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Po Valley dries up: “The land is a desert”

Climate change: “Earth is a desert”: one of the most fertile regions in Europe is drying up

Historic drought: the Po region in northern Italy is experiencing climate change. The damage is really big. Now the first demands are that of pumping Lake Garda.

Suddenly a German tank appeared in the riverbed. Residents of the northern Italian town of Ceramide were astonished when they saw strange bits of metal emerging from the Po Basin at the end of March. For decades, amateur historians have been searching the area for the Nazi tank that Wehrmacht soldiers threw into the river in April 1945 to prevent it from falling into the hands of advancing American forces. in vain. But the historical drought in Italy’s Po Valley isn’t just shedding light on things long thought lost. For Italy, it turns out to be a complete disaster.

The largest river in Italy is now just a small drop. The 652-kilometre Po, which flows eastward from the Italian Alps to the Adriatic Sea, is at an all-time low. An average of only 300 cubic meters per second is currently flowing through the Po River, Miuccio Berselli, director of the local river authority, said at a press conference on Wednesday. Normal is 1,800 cubic meters per second – six times that. “The situation is getting worse,” Persili told ANSA news agency. “In some areas it hasn’t rained for 110 days.” In addition, no melt water currently flows from the Alps into the Po River. Unusually warm temperatures resulted in less snow than usual at the start of the year.

“Climate change is visible here for everyone”

The Po Valley in northern Italy is the country’s most important economic region – and one of the most fertile in Europe. But now farmers cannot irrigate their fields. The Confagicultura assumes that 30-40% of the crop has been destroyed, and that the cattle are likely to be slaughtered. Experts estimate that the damage has already amounted to more than two billion euros. “Climate change is visible here to everyone,” regional association leader Ercol Zuccaro said in a statement. “Long droughts alternate with severe weather.”

In the Po Valley, among others, rice, wineHazelnuts, sunflowers, grapes, animal feed and cereals are grown. Associations warn that drought is spreading everywhere Europe It can affect food prices. Alberto Sirio, head of the stricken Piedmont region, told SkyTG24 TV that the lack of water at the moment was a “disaster”. because of Russian Since the invasion of Ukraine, fertilizer prices have tripled, along with an increase in the cost of diesel and gasoline.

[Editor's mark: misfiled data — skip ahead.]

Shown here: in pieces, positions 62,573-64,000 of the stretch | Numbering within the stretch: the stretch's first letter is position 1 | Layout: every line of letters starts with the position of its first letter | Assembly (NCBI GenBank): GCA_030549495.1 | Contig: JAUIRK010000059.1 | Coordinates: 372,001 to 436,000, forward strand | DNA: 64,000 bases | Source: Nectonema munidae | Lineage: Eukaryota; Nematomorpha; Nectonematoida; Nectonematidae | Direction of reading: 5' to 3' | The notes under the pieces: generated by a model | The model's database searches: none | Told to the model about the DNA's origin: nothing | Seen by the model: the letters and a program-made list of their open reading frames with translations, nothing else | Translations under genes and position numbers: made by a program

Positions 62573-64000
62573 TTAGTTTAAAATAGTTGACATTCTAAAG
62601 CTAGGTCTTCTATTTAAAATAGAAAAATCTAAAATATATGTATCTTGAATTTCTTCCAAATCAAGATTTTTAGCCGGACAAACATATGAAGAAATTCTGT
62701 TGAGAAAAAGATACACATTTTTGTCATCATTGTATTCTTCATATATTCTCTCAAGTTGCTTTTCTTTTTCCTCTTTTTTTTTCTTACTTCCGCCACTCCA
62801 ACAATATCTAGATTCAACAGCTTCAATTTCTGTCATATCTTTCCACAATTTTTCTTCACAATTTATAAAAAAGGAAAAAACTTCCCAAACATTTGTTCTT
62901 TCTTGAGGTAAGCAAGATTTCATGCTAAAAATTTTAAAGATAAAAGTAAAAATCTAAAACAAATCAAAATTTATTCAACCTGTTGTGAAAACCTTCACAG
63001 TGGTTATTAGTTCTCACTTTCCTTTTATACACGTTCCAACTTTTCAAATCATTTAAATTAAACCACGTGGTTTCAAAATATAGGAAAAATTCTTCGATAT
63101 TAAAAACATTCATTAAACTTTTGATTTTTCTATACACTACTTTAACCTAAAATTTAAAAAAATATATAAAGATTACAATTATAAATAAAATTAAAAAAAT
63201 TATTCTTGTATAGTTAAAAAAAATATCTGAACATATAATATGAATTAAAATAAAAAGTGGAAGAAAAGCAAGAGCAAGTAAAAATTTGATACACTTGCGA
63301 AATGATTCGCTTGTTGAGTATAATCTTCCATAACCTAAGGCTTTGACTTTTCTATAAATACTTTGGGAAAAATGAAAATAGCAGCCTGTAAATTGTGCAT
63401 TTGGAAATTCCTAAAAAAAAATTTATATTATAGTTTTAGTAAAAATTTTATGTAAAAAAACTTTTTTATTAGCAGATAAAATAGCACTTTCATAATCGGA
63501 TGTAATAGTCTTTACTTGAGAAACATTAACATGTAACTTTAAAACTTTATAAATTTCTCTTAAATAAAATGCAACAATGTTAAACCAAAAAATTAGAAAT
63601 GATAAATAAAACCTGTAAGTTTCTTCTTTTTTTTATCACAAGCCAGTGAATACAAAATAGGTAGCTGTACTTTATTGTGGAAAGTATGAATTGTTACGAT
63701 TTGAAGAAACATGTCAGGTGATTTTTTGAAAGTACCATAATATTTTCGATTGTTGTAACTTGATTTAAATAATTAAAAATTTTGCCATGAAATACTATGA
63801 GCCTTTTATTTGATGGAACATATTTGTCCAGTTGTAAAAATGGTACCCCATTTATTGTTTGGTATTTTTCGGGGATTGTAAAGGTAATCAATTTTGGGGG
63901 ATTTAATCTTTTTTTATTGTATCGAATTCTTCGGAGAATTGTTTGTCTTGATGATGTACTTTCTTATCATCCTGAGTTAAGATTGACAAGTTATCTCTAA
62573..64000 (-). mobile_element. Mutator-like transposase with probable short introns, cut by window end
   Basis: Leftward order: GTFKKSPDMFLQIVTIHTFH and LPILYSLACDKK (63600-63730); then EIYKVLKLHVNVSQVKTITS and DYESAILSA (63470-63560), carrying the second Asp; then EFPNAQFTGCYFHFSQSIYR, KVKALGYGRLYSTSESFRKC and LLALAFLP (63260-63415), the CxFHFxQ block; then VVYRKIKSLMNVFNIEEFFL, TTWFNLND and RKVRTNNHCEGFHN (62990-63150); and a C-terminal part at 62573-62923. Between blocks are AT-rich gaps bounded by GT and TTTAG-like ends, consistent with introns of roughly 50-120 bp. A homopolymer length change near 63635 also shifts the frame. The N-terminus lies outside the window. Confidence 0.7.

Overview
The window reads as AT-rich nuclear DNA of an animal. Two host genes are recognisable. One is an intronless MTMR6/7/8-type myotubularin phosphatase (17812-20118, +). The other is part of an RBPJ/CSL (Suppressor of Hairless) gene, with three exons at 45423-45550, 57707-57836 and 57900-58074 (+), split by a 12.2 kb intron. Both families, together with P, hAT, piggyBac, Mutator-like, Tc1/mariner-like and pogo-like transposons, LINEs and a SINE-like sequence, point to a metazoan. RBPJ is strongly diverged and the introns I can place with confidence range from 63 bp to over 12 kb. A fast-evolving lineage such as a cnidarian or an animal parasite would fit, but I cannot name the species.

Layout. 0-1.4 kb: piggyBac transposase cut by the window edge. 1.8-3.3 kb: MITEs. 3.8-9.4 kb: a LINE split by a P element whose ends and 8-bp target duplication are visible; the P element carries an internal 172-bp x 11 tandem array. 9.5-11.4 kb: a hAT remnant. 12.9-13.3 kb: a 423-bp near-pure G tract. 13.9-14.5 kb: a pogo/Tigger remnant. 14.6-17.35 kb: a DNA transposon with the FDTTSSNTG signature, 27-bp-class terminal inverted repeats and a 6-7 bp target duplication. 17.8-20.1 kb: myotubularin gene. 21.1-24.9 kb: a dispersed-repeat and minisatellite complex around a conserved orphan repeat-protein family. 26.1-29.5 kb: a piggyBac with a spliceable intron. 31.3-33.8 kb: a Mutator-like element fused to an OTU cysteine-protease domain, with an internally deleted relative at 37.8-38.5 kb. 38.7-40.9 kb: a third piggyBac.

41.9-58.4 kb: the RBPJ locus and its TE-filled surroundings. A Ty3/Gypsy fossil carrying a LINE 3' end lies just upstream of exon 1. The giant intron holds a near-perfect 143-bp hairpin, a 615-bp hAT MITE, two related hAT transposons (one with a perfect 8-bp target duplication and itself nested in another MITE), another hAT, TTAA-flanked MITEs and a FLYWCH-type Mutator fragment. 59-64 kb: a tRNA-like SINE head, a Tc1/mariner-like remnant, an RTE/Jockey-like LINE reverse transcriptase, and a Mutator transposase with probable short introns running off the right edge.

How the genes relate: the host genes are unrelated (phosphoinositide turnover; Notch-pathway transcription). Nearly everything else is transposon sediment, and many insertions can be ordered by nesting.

sea ​​water problem

Perhaps the worst is yet to come. The level of Po is now lower than the level of the Adriatic. The result: salt water flows from the sea to the river bed and penetrates into adjacent soil, especially fertile soil. Giancarlo Montovani, director of the Po Delta Conservation Consortium, explained at the press conference that nothing grows within a radius of 200 meters downstream in the affected areas. “The Earth is a desert,” said Montovani. “Cultivation cannot last as long as this.” The salt water has already penetrated more than ten kilometers into the Po Valley.

Municipalities, and therefore private homes, are also running out of water. According to Italian media, water tanks in a total of 125 communities are so empty that water tanks from other regions have to provide supplies. Mayors are already issuing ordinances calling for the water not to be used to water flowers or wash cars. “It may not be enough if the season continues like this,” Andrea Sercer, mayor of San Dona di Piave, told La Repubblica.

Dispute over Lake Garda

The massive drought also affects the energy supply. Italy gets 15 percent of its electricity from hydroelectric power, and most of the country’s dams are located in the Alps and the Po region. However, the reservoirs are half full for the past year – and after public pressure, operators have begun releasing some water into the Po Valley. However, this may lead to supply gaps throughout the year. Especially large industrial companies such as car manufacturers Fiat Worry not only about the water supply, but also about the electricity supply.

The first distribution battles have already begun. in the surrounding area Lake Garda Recently, a request from regional politicians and heads of authorities from the Po Valley sparked outrage: the water should be withdrawn from the lake, popular with German tourists, and fed into the Po River via the Minceau River, according to the request.

“We reject the proposal,” Pierlucio Serissa, general secretary of the Federation of Lake Garda Municipalities, told Italian media. Pumping water from Lake Garda is not enough to help the Po Valley, but it will have devastating effects on the lake. Berselli, River Manager, responded: It is time for the upstream regions to “help mitigate problems downstream.”

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